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Newest RIG exploit kit driven by malicious advertising

Steve Ragan | Aug. 4, 2015
Earlier this year, a disgruntled reseller leaked the source code for version 2.0 of the RIG exploit kit.

One of the victimized ad networks is, which enables customers to selectively target who their ads will be shown to, including browser type, geography, operating system type, and more. Since RIG only targets Internet Explorer users, this feature was perfect for the malvertising run, since it enabled victim screening.

For as little as 0.20 cents, a RIG customer can purchase 1,000 ad impressions on low-end websites, delivering steady traffic that runs under the radar.

"According to the referrers [registered by the kit], many large websites were abused by malvertising campaigns in order to redirect visitors to the RIG exploit kit, these include large news sites, investment consulting firms, IT solution provides, etc. all ranked in Alexa's top 3000," Levin explained in a blog post.

The larger websites were snared by the campaign despite having no direct relationship with the abused ad networks. This due to how advertisement bidding works, Levin said.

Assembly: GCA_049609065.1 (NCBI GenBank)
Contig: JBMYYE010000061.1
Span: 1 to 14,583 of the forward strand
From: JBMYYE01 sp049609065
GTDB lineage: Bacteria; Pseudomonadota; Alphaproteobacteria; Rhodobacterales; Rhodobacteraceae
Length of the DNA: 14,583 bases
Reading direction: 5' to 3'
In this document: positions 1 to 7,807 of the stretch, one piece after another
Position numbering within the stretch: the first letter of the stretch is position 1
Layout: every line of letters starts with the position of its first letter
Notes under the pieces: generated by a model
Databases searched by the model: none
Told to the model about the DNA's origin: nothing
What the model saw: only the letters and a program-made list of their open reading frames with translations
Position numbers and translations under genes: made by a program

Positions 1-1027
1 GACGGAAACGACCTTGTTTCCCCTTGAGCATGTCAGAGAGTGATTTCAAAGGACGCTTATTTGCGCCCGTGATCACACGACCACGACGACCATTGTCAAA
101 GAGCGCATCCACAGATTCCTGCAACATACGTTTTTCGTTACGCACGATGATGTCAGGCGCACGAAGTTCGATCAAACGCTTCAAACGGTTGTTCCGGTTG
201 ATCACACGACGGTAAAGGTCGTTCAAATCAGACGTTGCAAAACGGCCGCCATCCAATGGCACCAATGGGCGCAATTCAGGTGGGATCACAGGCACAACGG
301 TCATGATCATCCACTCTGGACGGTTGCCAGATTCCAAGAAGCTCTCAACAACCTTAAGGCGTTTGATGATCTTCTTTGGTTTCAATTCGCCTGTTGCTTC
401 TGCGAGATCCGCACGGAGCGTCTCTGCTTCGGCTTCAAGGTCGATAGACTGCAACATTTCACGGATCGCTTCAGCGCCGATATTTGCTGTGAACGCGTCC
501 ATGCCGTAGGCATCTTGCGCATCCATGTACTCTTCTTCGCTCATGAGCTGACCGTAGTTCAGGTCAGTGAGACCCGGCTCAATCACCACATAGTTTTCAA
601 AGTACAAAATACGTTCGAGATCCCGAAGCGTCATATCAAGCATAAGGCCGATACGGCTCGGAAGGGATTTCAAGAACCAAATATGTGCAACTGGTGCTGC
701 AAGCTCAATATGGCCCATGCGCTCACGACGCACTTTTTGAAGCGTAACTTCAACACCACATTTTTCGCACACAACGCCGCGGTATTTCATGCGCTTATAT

"When a large legitimate advertising network doesn't have a high-end advertisement to display, it turns to affiliates who offer ads for lower prices, in these low price ranges exploit kits such as RIG can find hits for fairly low prices."

Big fish in a big pond:

While watching the active campaigns on the RIG servers, the researchers noticed that just one customer accounted for more than 70 percent of the observed infections. This customer jumped to the top spot by delivering the Tofsee spam bot.

The variant of Tofsee used by the customer attempted to send 1 million emails a day from a single infected system, but only about 2,000 of them were actually sent. Crunching the numbers, Spider Labs researchers determined that the client was conservatively earning $60,000 to $100,000 USD per month.

"The average of 80,000 USD is not too shabby by all counts, right? That is, if you don't mind being a criminal," Levin said.

The continued existence of RIG and the popularity the exploit kit enjoys in the criminal marketplace proves that as long as there are willing customers, this turnkey business will continue to thrive.

"It seems that exploit kits, much like the mythological hydra, just keep coming back. Chopping off one head merely grows two new ones to replace it. They are growing more accurate, more sophisticated, and worst of all, more widespread," Levin concluded.


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